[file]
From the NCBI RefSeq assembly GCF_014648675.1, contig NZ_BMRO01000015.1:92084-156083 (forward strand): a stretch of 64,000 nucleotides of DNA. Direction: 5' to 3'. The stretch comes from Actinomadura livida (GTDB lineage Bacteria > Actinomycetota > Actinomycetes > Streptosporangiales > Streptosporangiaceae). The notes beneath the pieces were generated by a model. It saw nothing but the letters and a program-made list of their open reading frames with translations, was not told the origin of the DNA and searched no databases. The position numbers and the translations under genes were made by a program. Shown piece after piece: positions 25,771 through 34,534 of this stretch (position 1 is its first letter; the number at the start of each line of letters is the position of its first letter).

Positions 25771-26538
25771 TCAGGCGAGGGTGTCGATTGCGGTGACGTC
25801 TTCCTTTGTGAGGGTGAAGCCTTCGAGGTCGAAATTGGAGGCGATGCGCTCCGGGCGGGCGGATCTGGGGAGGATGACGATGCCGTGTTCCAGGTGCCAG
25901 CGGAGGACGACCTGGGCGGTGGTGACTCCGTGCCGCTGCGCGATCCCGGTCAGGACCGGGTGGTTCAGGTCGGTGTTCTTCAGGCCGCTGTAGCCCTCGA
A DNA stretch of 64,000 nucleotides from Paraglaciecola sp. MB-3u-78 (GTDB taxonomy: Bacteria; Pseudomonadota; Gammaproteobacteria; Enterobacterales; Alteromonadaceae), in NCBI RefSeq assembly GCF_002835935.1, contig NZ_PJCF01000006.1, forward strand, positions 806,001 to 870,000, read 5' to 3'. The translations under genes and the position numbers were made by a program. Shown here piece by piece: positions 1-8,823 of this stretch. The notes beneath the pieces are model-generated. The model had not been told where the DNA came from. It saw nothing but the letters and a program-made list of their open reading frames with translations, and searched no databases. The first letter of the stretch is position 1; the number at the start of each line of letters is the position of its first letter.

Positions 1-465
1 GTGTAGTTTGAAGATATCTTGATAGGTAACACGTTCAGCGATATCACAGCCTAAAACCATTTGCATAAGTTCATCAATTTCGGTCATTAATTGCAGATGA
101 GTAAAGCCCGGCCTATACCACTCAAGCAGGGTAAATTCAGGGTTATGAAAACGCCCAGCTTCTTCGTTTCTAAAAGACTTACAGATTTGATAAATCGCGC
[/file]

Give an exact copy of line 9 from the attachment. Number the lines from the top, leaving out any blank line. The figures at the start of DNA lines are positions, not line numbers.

101 GTAAAGCCCGGCCTATACCACTCAAGCAGGGTAAATTCAGGGTTATGAAAACGCCCAGCTTCTTCGTTTCTAAAAGACTTACAGATTTGATAAATCGCGC